In the fifth century A.D., the Western part of the empire fell away. When, in the sixth century, Justinian seemed about to win it back again, a terrible plague weakened the East for two centuries. In the next century, the Persians conquered Syria and Egypt. The Emperor Heraclius won them back again, only to see them fall to the conquering might of Islam. Arabic Islam was never able to win Asia Minor and bring down the walls of Constantinople itself. By the eighth century Byzantine armies were able to protect the Greek-speaking populace of the empire which settled in the area we now call Turkey. The people were split, however, by religious differences. The political and military classes were dominated by Iconoclasm, contempt for the icons, veneration of which formed an important part of the religious life of the clergy and simple folk. Could the surviving trunk of the old Roman Empire sprout again in the face of Muslim might to the South and the new empire of Charlemagne to the West?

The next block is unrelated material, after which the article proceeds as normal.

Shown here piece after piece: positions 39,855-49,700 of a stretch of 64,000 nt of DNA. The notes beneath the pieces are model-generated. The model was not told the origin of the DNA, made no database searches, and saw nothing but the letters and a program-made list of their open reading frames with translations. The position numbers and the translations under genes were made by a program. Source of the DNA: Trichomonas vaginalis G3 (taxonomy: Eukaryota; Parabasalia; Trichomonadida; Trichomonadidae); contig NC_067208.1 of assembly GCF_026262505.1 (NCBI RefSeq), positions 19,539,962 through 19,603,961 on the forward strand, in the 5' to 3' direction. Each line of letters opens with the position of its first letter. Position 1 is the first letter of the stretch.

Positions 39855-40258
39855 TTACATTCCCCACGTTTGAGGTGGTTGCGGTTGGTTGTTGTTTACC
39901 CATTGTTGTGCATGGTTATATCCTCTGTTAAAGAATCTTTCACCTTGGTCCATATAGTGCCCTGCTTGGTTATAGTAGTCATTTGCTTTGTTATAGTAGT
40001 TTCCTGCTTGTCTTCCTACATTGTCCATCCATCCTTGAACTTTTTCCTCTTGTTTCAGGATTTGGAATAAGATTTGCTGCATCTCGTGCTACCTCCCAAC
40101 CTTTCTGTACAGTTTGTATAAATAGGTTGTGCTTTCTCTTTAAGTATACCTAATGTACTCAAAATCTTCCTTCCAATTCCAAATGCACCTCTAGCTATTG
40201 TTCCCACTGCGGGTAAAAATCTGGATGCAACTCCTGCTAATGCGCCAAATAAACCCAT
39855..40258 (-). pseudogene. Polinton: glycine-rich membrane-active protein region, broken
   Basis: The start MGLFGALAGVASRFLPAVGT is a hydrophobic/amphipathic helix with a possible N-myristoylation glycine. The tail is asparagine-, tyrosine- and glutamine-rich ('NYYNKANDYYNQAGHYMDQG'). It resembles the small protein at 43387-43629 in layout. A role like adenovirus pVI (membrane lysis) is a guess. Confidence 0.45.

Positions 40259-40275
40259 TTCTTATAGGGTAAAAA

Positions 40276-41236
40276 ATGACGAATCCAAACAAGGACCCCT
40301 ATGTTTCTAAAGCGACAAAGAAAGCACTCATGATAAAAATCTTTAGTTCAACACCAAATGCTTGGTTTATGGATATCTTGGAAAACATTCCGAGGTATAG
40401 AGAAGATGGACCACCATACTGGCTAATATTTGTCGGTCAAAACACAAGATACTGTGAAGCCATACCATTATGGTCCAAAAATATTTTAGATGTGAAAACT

In the end Byzantine Constantinople was to outlast both Abbasid Baghdad and Merovingian Aachen as a center of power and culture. Warren Treadgold set himself the task of telling the beginning of that story in this magisterial volume on The Byzantine Revival. It is an awesome task. Much important information can be known only from unpublished manuscripts or poor nineteenth-century editions. J. B. Bury told the story before the Great War and few have dared to match their narrative and critical skills against that great master of medieval history. So Treadgold’s success is all the more impressive. He has already proven himself adept at economic history and literary studies. Now he combines those skills with political insight to weave a masterful narrative of the revival of a state that seemed by-passed by history.
Treadgold frames his narrative with two chapters which depict that distant Greek world that called itself Roman. In 780, it was a state that had endured and survived, but had yet to accomplish much. By 842, we see a pluralist nation on the verge of enormous and significant creativity in art, history, scholarship, and religion.